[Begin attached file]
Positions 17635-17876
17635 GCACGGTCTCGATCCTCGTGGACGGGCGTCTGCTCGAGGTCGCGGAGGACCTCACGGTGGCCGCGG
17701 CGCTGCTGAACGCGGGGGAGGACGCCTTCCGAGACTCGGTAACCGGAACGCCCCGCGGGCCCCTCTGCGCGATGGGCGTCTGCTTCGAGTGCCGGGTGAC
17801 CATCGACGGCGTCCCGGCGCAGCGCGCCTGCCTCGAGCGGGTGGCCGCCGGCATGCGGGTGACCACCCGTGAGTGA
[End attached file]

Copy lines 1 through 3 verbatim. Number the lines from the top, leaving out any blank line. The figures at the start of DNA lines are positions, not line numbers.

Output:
Positions 17635-17876
17635 GCACGGTCTCGATCCTCGTGGACGGGCGTCTGCTCGAGGTCGCGGAGGACCTCACGGTGGCCGCGG
17701 CGCTGCTGAACGCGGGGGAGGACGCCTTCCGAGACTCGGTAACCGGAACGCCCCGCGGGCCCCTCTGCGCGATGGGCGTCTGCTTCGAGTGCCGGGTGAC